Héctor Luis Acevedo, a university professor and former secretary of state, said both the governor’s party and the main opposition party that he supports, the Popular Democratic Party, have weakened in recent years. He added that new leadership needs to be found soon.
“These uncertainties are dangerous in a democracy because they tend to strengthen the extremes,” he said. “This vacuum is greatly harming the island.”
Puerto Ricans until recently had celebrated that Rosselló and more than a dozen other officials had resigned in the wake of an obscenity-laced chat in which they mocked women and the victims of Hurricane Maria, among others, in 889 pages leaked on July 13. But now, many are concerned that the government is not moving quickly enough to restore order and leadership to an island mired in a 13-year recession as it struggles to recover from the Category 4 storm and tries to restructure a portion of its more than $70 billion public debt load.
Gabriel Rodríguez Aguiló, a member of Rosselló’s New Progressive Party, which supports statehood, said in a telephone interview that legislators are waiting on Rosselló to nominate a secretary of state, who would then become governor since Vázquez has said she is not interested in the position.
“I hope that whoever is nominated is someone who respects people, who can give the people of Puerto Rico hope and has the capacity to rule,” he said. “We cannot rush into this. There must be sanity and restraint in this process.”
Another option was recently raised by Jenniffer González, Puerto Rico’s representative in Congress. Last week, she urged U.S. President Donald Trump to appoint a federal coordinator to oversee hurricane reconstruction and ensure the proper use of federal funds in the U.S. territory, a suggestion rejected by many on an island already under the direction of a federal control board overseeing its finances and debt restructuring process.
As legislators wait for Rosselló to nominate a secretary of state, they have started debating whether to amend the constitution to allow for a vice president or lieutenant governor, among other things.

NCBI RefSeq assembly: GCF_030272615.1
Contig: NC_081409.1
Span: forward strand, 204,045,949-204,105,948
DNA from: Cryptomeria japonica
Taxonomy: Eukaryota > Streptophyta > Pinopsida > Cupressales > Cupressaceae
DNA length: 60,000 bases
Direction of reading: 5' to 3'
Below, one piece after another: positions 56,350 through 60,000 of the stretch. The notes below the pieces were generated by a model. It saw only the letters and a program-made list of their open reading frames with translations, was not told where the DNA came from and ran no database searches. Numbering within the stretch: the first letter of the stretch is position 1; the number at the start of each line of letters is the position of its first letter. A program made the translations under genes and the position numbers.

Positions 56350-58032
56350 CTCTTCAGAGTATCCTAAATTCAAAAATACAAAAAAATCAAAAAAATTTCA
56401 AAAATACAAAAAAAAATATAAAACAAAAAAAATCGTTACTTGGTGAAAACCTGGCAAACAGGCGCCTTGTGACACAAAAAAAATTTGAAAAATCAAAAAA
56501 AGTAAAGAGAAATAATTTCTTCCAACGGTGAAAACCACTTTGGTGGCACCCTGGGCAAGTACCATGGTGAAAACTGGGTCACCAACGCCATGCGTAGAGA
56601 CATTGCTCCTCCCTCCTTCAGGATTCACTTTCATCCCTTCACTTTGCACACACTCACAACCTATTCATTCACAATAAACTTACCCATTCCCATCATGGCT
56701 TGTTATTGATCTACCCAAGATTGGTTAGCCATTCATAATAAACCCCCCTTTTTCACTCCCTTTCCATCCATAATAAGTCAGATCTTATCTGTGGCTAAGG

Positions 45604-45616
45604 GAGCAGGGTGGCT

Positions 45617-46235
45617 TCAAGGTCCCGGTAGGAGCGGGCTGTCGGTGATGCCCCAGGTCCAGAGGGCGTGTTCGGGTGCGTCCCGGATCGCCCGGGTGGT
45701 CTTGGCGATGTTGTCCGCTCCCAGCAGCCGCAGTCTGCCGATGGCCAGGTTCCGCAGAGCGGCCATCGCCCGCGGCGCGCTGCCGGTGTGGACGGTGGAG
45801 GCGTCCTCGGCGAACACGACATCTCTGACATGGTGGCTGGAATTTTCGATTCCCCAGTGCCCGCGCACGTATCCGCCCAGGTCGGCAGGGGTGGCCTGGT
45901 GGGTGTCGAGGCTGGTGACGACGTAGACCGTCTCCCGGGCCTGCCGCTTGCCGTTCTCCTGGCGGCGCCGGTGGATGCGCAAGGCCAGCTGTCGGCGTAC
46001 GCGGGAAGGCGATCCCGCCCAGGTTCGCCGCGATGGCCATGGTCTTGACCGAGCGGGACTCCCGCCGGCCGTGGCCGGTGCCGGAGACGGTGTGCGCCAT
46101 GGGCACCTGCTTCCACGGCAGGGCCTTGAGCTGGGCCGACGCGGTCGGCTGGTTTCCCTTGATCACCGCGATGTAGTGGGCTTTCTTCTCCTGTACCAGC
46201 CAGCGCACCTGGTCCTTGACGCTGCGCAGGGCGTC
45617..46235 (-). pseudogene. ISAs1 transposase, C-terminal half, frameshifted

The constitution currently does not allow the government to hold early elections, noted Yanira Reyes Gil, a university professor and constitutional attorney.
“We have to rethink the constitution,” she said, adding that there are holes in the current one, including that people are not allowed to participate in choosing a new governor if the previous one resigns.
Reyes also said people are worried that the House and Senate might rush to approve a new secretary of state without sufficient vetting.
“Given the short amount of time, people have doubts that the person will undergo a strict evaluation,” she said. “We’re in a situation where the people have lost faith in the government agencies, they have lost faith in their leaders.”
EarthLink – News
In a state with crumbling home foundations, relief arrives
By SUSAN HAIGH | Mon, July 29, 2019 09:32 EDT
VERNON, Conn. (AP) — After worrying for years about the foundations crumbling beneath their houses, hundreds of suburban homeowners in a large swath of eastern Connecticut are getting help from the state to salvage properties that had been doomed by bad batches of concrete.
The homes are being lifted, propped and held up as workers jackhammer away concrete that had deteriorated because of a natural but corrosive mineral. New foundations are poured and, after six to eight weeks of work, the houses are ready to live in once again. The process is expected to continue for years.
The feats, made possible by financial assistance from the state and a fee on homeowners’ insurance policies, are also rebuilding communities and the lives of residents, including some who considered just walking away from their houses and mortgages.
“Now we’re able to do something,” said Wendy Padula, a retiree who was originally Quote: d $300,000 to fix her crumbling foundation, which her insurance company refused to cover. The house in the Hartford suburb of Vernon, which she and her late husband bought for $200,000 in 1985, is in the early stages of being fixed thanks to a $175,000 grant.